Iran Warns it May Strike U.S. Bases in Region as Tension Rises With Washington

Published November 22nd, 2018 - 03:47 GMT
US bases in Afghanistan, the UAE and #Qatar, and US aircraft carriers in the Gulf were within range of Iranian missiles, as tensions rise between Tehran and Washington (Twitter)
US bases in Afghanistan, the UAE and #Qatar, and US aircraft carriers in the Gulf were within range of Iranian missiles, as tensions rise between Tehran and Washington (Twitter)

Iran warned on Wednesday it could strike U.S. bases in the region, as tensions between the two countries continue to rise.

Amirali Hajizadeh, head of the Revolutionary Guards' airspace division, said that U.S. bases in the Gulf and Afghanistan were within range of Iranian missiles, if America uses military force against Tehran.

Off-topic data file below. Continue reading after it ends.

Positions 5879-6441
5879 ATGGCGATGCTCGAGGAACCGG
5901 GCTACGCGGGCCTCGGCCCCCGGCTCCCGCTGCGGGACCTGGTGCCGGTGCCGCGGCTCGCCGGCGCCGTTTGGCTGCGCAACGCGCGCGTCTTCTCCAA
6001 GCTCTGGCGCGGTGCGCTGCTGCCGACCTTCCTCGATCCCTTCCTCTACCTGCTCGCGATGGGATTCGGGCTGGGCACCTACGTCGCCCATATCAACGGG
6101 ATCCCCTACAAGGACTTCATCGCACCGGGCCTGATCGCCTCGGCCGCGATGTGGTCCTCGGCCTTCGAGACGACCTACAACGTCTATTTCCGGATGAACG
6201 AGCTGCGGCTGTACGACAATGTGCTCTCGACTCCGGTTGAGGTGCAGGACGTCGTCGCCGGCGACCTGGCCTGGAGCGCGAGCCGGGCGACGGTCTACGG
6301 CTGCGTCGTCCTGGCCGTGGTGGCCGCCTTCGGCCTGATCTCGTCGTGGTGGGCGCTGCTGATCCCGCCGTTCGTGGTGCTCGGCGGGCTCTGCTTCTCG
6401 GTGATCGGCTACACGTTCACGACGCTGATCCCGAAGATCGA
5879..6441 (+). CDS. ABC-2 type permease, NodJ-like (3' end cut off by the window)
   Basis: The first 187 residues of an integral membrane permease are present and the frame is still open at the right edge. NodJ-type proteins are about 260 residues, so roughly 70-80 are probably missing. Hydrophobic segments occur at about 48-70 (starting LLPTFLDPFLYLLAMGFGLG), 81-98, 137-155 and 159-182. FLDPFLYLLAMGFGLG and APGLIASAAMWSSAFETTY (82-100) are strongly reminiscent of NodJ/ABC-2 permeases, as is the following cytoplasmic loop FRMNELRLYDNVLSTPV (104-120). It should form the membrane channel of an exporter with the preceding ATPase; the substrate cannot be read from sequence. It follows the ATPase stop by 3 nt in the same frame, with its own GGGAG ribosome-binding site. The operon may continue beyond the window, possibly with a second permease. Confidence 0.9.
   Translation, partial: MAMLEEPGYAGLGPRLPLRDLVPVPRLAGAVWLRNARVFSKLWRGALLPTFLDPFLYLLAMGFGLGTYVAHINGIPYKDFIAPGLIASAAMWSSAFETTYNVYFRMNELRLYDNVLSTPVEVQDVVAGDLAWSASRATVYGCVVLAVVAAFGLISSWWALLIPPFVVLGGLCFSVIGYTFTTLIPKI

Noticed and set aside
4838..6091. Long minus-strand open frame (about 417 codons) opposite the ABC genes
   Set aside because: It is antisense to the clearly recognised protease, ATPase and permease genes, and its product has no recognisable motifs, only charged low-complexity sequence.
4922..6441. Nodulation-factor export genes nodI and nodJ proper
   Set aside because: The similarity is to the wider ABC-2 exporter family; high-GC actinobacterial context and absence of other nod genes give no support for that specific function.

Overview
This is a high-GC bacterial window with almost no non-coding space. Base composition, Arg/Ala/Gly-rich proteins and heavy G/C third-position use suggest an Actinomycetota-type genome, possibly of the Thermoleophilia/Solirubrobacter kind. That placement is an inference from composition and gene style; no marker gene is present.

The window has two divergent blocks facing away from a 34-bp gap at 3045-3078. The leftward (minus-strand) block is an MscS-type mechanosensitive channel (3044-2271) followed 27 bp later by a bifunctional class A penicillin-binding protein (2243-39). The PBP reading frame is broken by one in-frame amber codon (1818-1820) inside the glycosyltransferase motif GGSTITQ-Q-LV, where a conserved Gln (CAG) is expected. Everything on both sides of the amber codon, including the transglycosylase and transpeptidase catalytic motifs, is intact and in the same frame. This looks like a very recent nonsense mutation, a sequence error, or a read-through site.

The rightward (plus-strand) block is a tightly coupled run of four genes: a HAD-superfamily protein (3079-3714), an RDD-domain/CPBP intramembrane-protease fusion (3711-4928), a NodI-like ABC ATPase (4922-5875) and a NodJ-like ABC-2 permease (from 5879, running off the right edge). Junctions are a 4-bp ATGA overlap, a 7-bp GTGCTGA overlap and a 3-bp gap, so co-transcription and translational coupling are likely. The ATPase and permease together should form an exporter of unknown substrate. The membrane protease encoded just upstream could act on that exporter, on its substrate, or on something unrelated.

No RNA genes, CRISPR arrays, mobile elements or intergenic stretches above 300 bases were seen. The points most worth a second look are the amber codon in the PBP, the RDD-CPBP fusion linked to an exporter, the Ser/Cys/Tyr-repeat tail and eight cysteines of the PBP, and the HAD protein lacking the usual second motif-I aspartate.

In particular he mentioned US bases and aircraft carriers in the UAE, Qatar and Afghanistan as possible targets.

"They are within our reach and we can hit them if they (Americans) make a move," he said, according to Reuters.

The general said that newly-improved, precision-guided missiles would mean Iran could hit al-Udaid air base in Qatar, al-Dhafra base in the UAE and Kandahar base in Afghanistan.

The US also has other bases in the region, as well as its Fifth Fleet based in neighbouring Bahrain.

Tensions flared up between the two sides this month following the introduction of new sanctions by Washington aimed at economically crippling its foe.

 

The sanctions target Iranian oil exports and its banking centre - economic lifelines for the country.

Iran has threatened to target shipping in the critical Straits of Hormuz region, as well as U.S. and allied military in the region.

In a show of strength last month, Iran fired precision-guided missiles at Islamic State group targets in Syria.

Iran is also involved in the Syria war and Iraq's fight-back against IS, while it has continued to expand its missile programme.

Iran's President Hassan Rouhani has warned the U.S. of a "war situation" as sanctions resume.

 

This article has been adapted from its original source.


Copyright @ 2019 The New Arab.

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